Wiseman's approach is the same as it always was: train his camera on lots of small slices of life, and then assemble them into a single portrait of the people as a whole. Compared with the New York films, the geographical area he's covering seems a lot more sprawling, ranging from the farms to the main street - as such, it's a little harder than usual to synthesise a single theme out of his assorted snapshots. There are a couple of recurring locations, such as the sports hall, the church and the council meeting room. The council meetings give us the closest thing we'll get to a through line: the ongoing struggle to balance the growth of the town against the pressure on resources. There are frequent guarded references to Homestead, a new build area in town that's become a shorthand for the sort of resourcing problems they're discussing.
But for the most part, it's enough to follow Wiseman's non-judgemental eye where it takes him, watching disparate scenes of people just like the rest of us doing what they do. A school band playing the theme from The Simpsons, and sounding gloriously like the school band from The Simpsons as they do it. A vet performing the amputation of a dog's tail (flagged up in the cinema foyer with an incongruous 'scenes of animal cruelty' trigger warning, which seems inappropriate for a scheduled medical procedure: myself, I could have done with a 'closeups of puckering dog's arsehole as it's being shaved before the operation' warning). And the extraordinary final sequence, a pastor's detailed eulogy to a departed resident, which Wiseman unblinkingly leaves on screen for so long that you change your mind four or five times during it as to whether it's cheesy or deeply touching. It could be the perfect metaphor for what Wiseman does and why he does it.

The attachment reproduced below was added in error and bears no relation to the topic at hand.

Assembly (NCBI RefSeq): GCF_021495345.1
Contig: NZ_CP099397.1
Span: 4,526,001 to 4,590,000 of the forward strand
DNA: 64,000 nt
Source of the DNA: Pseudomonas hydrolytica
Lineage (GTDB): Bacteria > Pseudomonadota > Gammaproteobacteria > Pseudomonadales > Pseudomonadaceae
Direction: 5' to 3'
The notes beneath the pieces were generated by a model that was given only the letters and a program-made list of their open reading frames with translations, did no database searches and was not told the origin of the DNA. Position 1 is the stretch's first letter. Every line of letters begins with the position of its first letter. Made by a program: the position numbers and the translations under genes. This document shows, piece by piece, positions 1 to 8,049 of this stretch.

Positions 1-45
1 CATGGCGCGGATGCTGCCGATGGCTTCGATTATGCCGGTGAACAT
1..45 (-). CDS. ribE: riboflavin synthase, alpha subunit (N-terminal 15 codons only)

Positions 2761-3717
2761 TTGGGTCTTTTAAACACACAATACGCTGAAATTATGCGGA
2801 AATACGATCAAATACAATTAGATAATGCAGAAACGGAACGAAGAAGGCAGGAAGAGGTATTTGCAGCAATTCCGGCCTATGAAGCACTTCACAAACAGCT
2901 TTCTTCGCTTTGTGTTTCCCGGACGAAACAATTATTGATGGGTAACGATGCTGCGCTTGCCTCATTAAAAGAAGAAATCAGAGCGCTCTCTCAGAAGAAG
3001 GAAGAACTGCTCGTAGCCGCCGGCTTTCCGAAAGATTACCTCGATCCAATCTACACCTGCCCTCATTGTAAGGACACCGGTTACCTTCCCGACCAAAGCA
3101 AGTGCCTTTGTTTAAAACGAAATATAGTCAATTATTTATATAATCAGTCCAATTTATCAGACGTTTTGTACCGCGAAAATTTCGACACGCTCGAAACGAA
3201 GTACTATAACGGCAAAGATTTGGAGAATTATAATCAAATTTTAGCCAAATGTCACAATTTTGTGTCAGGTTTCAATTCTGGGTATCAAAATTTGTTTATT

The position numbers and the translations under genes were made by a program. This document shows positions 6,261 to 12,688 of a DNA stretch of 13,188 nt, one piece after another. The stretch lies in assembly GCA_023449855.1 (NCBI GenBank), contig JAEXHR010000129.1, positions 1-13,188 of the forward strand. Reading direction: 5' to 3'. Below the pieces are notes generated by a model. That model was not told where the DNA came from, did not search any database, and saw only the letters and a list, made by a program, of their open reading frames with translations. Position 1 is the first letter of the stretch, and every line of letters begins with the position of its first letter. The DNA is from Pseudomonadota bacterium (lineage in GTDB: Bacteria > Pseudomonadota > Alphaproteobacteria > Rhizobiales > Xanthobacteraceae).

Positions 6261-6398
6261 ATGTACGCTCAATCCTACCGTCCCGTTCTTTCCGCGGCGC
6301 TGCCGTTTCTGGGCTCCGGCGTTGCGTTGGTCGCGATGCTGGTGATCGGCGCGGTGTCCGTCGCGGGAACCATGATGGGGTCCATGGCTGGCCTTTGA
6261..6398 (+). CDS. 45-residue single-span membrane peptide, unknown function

8.30pm: The Quake [trailer]
What's the Norwegian for '"how can the same shit happen to the same guy twice?"*